mrj

Re: Mustang Pictures--------------

Posted: Mon Mar 27, 2017 5:48 pm
by Faster horses
mrj wrote:It's especially hard to see an animal suffering when there is no way to help. Not any easier to consider that there is just no way to help wild horses considering the way they apparently are mandated by law to live. Yet, I dislike even more to see them living in too small corrals, as we have seen in both ND and SD in recent years. Are they managed at all, or how is the attempts to prevent pregnancies handled?

Seems like it would be sensible, even humane, to 'manage' them to the point they can get somewhat accustomed to being gathered and handled enough to castrate most males, and find sure methods to prevent, or at least limit the number of mares that get pregnant. At the least to keep numbers in check to fit acres available. Attempts to keep the blood lines as close as possible to actual mustang heritage.......or else to take off the excess numbers and sell or give them to responsible owners to make good productive, responsible use of them, imo.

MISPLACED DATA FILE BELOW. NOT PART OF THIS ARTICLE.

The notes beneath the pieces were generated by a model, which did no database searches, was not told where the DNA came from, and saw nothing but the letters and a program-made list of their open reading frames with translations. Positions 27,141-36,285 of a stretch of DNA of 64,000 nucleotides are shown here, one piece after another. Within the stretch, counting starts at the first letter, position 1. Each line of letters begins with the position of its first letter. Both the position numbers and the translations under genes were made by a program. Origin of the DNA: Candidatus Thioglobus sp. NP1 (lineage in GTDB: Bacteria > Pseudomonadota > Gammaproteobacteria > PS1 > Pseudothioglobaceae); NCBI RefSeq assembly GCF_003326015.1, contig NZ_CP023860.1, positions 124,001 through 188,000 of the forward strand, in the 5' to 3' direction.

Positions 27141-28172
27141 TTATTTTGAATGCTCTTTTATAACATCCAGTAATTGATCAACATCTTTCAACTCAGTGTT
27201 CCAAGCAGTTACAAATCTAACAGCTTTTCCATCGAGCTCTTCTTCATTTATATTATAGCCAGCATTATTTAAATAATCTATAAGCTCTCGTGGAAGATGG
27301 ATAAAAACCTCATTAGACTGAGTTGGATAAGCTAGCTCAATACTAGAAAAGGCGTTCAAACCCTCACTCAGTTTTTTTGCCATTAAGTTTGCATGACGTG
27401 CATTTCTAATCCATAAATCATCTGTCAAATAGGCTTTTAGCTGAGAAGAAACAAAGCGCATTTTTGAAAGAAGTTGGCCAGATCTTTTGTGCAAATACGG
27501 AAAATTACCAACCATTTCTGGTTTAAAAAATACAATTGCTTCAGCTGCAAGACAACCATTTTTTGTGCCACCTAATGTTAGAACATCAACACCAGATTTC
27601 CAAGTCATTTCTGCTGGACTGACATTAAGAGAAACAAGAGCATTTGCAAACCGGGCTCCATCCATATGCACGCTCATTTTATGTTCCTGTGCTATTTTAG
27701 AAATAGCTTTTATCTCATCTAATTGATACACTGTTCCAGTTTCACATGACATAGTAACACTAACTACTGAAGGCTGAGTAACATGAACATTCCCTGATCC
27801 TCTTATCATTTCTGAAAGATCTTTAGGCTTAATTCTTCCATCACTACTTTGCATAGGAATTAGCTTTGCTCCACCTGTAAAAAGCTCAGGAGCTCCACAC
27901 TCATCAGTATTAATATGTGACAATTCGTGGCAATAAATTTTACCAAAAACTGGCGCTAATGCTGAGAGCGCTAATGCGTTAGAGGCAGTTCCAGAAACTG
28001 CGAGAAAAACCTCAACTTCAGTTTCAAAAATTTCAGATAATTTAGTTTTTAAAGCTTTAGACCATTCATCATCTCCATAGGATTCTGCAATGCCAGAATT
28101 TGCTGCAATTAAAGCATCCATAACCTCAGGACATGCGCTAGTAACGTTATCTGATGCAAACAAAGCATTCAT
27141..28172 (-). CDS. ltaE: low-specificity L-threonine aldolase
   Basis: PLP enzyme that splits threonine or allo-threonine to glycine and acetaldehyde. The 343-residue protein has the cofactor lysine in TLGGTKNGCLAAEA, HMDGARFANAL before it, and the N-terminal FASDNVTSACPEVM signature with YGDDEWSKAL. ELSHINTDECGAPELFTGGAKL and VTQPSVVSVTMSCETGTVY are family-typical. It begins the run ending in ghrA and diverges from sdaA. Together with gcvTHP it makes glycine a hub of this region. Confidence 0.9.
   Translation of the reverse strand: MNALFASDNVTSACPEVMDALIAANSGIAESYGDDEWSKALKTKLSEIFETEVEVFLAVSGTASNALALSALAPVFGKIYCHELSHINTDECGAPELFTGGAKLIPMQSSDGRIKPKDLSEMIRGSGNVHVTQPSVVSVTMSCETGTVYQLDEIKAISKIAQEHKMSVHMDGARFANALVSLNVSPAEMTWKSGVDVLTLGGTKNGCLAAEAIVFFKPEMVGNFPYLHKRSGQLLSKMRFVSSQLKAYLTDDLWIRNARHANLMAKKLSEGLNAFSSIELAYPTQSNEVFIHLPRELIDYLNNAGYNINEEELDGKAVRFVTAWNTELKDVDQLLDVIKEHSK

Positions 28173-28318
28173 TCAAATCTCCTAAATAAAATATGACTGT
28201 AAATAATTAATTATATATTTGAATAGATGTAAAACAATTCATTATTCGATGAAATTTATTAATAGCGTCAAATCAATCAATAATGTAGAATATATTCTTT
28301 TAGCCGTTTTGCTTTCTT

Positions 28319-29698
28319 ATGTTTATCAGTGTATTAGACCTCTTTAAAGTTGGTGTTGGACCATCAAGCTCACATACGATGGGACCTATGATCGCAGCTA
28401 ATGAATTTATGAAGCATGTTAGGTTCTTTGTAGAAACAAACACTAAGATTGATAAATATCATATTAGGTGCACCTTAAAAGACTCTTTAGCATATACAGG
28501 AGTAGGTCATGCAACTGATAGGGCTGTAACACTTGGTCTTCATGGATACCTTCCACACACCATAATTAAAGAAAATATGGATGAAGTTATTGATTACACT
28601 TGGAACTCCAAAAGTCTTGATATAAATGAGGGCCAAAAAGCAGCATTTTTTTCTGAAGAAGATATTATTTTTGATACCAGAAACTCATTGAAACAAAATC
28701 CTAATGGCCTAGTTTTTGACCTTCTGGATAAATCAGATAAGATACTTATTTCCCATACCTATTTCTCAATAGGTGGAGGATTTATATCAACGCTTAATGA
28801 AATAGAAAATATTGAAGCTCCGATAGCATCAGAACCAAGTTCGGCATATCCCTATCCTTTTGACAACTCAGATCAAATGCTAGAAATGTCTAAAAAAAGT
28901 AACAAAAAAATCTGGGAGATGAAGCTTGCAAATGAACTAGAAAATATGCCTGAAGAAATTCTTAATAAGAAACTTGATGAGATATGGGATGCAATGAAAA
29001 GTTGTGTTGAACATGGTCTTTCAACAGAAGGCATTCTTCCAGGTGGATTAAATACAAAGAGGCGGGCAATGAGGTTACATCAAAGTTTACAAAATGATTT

mrj

That makes too much sense, mrj, and they do try and sell or 'adopt' them, but that hasn't worked well either.
I understand that if a rancher takes in mustangs that they are very well-paid by the government for doing so. I have only heard how lucrative it is (no input), I don't know anyone personally who has done it. I know of a few that have looked into it, but it take a LOT of range to run many horses, even mustangs.

I think our member, 'mustang' said they give the mares shots so they won't breed, but the shots run their course and the mares are bred late, therefore the foals are born late and are on the the mares all winter; and therein lies another problem. So giving the shots was a Band-Aid not a solution.